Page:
A spittoon, beer bottle and milk pan are part of a unique collection of Norwalk Pottery items featured in the exhibition “Shards of History” at the Darien Historical Society.

The display features several stoneware and redware pieces manufactured in Norwalk during the 1800s, when that city was known throughout the United States for producing top-quality pottery.

“Glazed pottery items were once as ubiquitous as Tupperware is today,” said Richard Prowse, who with Tracy Goodnow, loaned the pieces to the Museum and co-curated the exhibition. “It was used to store everything — oysters, beer, water, pickles — you name it, there was a special vessel designed to hold it.”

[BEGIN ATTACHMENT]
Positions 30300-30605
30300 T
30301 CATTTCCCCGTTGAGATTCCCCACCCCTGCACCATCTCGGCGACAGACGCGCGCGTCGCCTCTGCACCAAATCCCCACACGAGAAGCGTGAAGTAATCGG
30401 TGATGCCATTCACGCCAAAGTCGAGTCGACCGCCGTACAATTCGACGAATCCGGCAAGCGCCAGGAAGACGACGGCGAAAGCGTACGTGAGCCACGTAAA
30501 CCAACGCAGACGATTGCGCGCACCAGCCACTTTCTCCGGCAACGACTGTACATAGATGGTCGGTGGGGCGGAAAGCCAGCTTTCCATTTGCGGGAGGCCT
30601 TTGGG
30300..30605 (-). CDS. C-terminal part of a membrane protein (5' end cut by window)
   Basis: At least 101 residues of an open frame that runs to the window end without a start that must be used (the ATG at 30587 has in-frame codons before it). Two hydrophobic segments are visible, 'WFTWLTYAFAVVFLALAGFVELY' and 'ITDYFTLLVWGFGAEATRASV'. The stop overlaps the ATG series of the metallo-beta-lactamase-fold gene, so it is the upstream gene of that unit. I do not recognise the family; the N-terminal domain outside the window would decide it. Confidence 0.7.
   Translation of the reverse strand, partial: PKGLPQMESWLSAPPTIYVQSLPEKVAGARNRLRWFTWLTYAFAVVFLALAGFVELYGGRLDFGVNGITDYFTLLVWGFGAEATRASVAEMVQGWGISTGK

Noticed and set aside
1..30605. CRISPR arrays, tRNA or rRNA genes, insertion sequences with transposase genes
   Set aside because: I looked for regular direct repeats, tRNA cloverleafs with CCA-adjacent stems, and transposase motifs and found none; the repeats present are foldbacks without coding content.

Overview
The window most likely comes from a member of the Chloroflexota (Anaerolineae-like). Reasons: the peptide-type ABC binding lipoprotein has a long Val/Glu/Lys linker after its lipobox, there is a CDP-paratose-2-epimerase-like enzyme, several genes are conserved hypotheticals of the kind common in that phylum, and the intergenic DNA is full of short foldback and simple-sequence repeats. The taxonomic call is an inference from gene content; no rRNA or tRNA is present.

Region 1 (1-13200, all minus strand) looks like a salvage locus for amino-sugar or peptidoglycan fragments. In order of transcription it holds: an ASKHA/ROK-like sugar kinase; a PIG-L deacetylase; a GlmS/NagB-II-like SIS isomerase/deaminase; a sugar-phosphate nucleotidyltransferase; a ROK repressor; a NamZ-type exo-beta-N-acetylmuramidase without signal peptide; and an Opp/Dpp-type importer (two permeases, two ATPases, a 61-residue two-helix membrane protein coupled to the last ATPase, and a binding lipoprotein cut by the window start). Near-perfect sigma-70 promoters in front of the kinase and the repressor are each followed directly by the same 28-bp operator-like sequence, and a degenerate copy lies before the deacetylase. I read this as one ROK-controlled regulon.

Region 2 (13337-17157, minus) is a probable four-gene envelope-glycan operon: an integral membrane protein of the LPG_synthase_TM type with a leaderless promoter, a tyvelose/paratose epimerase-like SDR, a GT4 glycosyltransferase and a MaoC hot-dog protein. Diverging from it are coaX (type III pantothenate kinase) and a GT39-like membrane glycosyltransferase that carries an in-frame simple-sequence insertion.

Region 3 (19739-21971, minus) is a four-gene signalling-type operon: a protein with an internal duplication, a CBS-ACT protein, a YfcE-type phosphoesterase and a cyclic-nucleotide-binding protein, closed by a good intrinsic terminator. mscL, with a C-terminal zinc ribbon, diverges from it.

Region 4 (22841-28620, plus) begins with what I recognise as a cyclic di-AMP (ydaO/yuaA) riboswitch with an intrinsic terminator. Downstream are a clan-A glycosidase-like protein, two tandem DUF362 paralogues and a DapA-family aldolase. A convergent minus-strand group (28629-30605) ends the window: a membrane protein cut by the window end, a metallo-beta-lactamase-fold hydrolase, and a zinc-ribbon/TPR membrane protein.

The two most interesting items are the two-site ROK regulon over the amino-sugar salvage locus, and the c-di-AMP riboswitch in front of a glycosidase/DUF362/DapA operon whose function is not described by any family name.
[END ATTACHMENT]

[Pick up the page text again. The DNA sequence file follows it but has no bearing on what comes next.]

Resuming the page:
Prowse, a longtime collector of Norwalk Pottery, will discuss the display and answer questions on Sunday, November 17 from 2 to 4 p.m. at the Darien Historical Society.

In the days before iceboxes and refrigerators, pottery vessels helped keep perishable foods at cool and even temperatures and glazed stoneware crocks adorned American kitchens from the 1600s through the early 1900s.

Shaped on a potter’s wheel, the potter then scratched a design on the surface using cobalt blue paint. Many vessels on display feature whimsical designs, which are reminders of the utilitarian artistry of an earlier era, said Goodnow.

Advances in glass, canning and refrigeration made crockery obsolete, and Norwalk’s pottery factories eventually fell to ruin, Prowse said.

Tours of the Museum and its exhibitions are free for members and $5 for non-members.

To get involved or support the Darien Historical Society, call 203-655-9233 or visit website: www.darienhistorical.org.